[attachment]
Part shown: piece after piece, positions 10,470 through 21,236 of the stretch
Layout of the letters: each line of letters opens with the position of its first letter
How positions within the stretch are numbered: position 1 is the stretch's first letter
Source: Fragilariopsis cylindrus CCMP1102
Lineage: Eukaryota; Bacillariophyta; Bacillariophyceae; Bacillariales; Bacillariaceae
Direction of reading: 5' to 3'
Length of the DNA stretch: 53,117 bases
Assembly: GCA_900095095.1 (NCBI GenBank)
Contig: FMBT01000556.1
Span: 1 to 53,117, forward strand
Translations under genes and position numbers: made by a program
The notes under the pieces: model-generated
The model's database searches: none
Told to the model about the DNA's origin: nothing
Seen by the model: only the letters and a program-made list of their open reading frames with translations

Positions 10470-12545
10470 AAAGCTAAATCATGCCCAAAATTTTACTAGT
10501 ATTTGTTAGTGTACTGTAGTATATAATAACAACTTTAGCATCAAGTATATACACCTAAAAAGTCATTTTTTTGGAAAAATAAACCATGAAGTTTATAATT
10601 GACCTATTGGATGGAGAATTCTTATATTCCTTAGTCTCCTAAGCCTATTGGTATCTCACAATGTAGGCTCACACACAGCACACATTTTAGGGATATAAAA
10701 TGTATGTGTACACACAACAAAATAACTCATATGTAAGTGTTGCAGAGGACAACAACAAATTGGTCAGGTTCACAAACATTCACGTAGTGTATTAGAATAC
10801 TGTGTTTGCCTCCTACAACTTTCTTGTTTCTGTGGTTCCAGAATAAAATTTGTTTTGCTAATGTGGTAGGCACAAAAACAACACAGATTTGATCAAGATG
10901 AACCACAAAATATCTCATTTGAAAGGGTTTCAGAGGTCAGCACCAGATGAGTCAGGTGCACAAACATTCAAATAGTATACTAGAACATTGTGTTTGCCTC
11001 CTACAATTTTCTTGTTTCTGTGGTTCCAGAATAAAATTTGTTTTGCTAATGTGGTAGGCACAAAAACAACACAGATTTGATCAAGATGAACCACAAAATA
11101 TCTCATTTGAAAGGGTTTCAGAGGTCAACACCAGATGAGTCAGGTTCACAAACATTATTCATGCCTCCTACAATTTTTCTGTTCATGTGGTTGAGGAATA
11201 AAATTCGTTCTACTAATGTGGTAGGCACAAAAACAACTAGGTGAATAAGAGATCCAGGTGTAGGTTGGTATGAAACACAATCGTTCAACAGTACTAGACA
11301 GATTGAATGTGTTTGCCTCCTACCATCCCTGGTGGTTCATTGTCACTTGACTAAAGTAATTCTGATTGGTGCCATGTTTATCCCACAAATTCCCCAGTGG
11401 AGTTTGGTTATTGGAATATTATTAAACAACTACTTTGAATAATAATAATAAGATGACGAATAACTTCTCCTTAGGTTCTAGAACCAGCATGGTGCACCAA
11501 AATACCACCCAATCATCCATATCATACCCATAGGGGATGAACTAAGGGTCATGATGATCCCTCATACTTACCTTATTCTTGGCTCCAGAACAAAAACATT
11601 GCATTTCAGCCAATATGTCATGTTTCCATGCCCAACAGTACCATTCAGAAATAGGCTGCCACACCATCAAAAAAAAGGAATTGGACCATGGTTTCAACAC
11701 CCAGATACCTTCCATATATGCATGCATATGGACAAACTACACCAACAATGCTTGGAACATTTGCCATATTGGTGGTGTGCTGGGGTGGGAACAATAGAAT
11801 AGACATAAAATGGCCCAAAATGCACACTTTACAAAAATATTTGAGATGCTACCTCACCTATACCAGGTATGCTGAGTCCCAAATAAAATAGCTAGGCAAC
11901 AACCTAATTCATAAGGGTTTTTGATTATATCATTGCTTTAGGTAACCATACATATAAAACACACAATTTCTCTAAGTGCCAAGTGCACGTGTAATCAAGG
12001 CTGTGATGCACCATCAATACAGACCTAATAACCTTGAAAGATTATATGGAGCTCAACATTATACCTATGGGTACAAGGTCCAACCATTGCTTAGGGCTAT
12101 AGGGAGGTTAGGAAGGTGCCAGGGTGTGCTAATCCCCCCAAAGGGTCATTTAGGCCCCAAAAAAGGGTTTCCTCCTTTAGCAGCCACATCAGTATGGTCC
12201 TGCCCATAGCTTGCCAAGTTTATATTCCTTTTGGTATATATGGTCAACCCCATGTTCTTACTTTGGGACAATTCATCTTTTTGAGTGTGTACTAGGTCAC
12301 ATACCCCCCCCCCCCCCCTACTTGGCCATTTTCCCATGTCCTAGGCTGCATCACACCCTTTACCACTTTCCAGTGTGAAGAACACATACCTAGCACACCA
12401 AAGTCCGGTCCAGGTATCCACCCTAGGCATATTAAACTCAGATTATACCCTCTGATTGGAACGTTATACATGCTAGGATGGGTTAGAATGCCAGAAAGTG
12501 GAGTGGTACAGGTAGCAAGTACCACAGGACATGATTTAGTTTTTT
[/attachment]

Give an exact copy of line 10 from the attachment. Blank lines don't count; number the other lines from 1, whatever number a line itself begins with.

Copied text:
Span: 1 to 53,117, forward strand